Here's our summary of key economic events overnight that affect New Zealand with news of some bumpy data in many large economies.
In the US, the widely-watched University of Michigan sentiment survey has delivered a shock result, reporting "a stunning loss of confidence in the first half of August". With their labour market now improving rapidly and the stock market at a record high, that is a clear sign that the latest surge in virus cases is weighing on sentiment, despite roughly 60% of all American adults now being fully vaccinated. A notable part of the reasons for the change of heart is the realisation that renewed inflation is going to hurt.
Itr is a result that knocked the bond and currency markets - but not the equity markets whigh will close the week at a record high.
China has reported that electricity consumption hit a new record high of 775.8 billion kWh in July, rising +13% from a year earlier and growing +16% from the same month in 2019.
Much of that electricity is being generated by coal, and coal prices are rising fast in China, up +20% in the past two weeks alone. China seems to have abandoned its carbon promises just a few months after it made them.
In China, port workers at a major part of the world's third-largest container port (and maybe the world's largest cargo port) just south of Shanghai have tested positive for the delta variant of COVID and some services have been shut down. This closure cuts a quarter of the overall port capacity, and will likely disrupt supply chains significantly - and add to problems shifting goods ahead of the key Christmas shopping season. More here.
China reported its July FDI overnight and it isn't very impressive. But it is a gain, but basically back to July 2019 levels. It was +US$104 mln in the month, up sharply from the pandemic-affected 2020 month, but barely higher than for the same month in 2019. This data is consistent with a slowdown in China and a hesitation by investors after their aggressive regulatory moves against their tech industry.
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We reported on the rises and rise of shipping container freight costs yesterday, and the leasing costs of ships is rising too. The Baltic Dry Index surged about +2% to 3,566 today, its highest level in more than a decade, helped by improving demand, the congestion in Chinese ports, and weather concerns in the Pacific.
The Australian Capital Territory is now in lockdown because of a school outbreak and 3 new cases. There were another 391 new community cases in NSW yesterday with another 250 not assigned to known clusters, so they are still not getting on top of their outbreak. It has spread into regional NSW now. Victoria is reporting another 15 new cases yesterday and their lockdown is extended. Queensland is reporting 8 new cases. Overall in Australia, more than 24% of eligible Aussies are fully vaccinated, plus 22% have now had one shot so far.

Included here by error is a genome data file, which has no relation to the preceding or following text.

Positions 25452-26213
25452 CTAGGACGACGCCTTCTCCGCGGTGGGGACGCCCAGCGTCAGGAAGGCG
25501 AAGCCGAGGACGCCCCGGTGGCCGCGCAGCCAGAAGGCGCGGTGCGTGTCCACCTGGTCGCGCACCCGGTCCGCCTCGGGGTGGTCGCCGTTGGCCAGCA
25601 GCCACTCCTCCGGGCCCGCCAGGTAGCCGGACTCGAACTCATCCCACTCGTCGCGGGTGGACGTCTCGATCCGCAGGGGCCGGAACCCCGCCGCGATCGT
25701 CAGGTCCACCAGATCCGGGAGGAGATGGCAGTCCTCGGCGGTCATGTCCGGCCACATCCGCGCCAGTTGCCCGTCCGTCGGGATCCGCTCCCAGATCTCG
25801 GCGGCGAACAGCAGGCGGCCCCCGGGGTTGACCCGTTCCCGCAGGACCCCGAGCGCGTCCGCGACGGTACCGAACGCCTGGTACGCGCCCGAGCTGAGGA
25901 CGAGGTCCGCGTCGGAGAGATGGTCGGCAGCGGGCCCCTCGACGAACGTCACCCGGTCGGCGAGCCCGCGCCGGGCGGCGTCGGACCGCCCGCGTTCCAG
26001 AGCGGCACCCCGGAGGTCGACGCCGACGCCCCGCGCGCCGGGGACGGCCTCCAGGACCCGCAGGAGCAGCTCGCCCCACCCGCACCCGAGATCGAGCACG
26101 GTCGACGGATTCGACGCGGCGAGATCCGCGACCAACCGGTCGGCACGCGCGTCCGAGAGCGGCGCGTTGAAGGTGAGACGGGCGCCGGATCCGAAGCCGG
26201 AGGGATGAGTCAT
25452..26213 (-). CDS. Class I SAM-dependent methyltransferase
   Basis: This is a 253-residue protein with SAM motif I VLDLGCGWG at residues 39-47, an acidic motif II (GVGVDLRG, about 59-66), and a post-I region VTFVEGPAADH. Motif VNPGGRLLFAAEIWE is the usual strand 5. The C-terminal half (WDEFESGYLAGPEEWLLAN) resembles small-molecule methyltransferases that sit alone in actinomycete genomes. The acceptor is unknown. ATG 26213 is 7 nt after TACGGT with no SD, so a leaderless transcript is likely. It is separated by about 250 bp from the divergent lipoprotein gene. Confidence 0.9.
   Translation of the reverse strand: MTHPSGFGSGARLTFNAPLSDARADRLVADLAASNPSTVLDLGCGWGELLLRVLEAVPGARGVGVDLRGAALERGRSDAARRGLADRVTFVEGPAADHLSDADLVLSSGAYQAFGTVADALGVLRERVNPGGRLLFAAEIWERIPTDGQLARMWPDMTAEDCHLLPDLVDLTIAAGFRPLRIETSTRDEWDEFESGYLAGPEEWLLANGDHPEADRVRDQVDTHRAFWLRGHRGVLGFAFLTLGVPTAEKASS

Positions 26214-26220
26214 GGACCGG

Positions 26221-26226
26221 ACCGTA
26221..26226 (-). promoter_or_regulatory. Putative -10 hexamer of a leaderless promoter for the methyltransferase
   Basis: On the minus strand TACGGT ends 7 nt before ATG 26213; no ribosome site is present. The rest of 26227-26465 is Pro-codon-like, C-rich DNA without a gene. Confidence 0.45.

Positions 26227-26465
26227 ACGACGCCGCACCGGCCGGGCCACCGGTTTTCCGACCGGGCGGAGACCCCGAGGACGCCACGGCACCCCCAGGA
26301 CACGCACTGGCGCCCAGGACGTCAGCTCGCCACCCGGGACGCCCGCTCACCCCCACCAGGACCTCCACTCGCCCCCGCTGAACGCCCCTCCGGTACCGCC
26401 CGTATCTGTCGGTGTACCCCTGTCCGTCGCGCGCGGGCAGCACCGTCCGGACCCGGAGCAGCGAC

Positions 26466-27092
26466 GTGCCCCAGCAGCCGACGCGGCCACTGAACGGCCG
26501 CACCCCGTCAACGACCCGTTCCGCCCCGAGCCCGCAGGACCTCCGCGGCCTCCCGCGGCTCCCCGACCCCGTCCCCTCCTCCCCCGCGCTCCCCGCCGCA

Wall Street is up another marginal +0.1% in late Friday afternoon trade and at a new record high. It is up +0.6% in a week. Overnight, European markets were up another +0.3%, led by London's +0.4% recovery. Yesterday, Tokyo fell by -0.1%, Hong Kong by -0.5% and Shanghai by -0.2%. But Tokyo gained a full +1.0% over the week, Hong Kong gained +1.6% and Shanghai rose +2.2% for the week. The ASX200 ended up +0.5% yesterday capping a +1.2% weekly gain. The NZX50 Capital Index rose +0.7% yesterday allowing it to close flat for the week.
The UST 10yr yield starts today at 1.28% and down -8 bps since yesterday. The US 2-10 rate curve is flatter at +109 bps. Their 1-5 curve is also flatter at +72 bps, and their 3m-10 year curve is also much flatter at +126 bps. The Australian Govt ten year benchmark rate starts today at 1.21% and little-changed. The China Govt ten year bond is at 2.89% and unchanged. The New Zealand Govt ten year is now at 1.74% and up +3 bps overnight.
The price of gold has risen +US$25 from this time yesterday to US$1778/oz. For the past week it is up +US14/oz
Oil prices are -US$1 softer from this time yesterday, so in the US they are just under US$69/bbl, while the international Brent price is just over US$70/bbl.
The Kiwi dollar opens today at just on 70.4 USc and back up +¼c since this time yesterday. Against the Australian dollar we are marginally firmer at 95.5 AUc. Against the euro we are unchanged at 59.7 euro cents. That means our TWI-5 starts today at 73.4, marginally firmer in a week and still in the narrow range of between 72 and 74 we have been in for ten months now.
The bitcoin price has weakened today and is now at US$46,578 and is up +3.1% from this time yesterday. For the week it is up +9.3% although less in NZD terms. Volatility in the past 24 hours has been moderate at just under +/- 3.2% and for the week it has been +/- 4.7%.
The easiest place to stay up with event risk today is by following our Economic Calendar here ».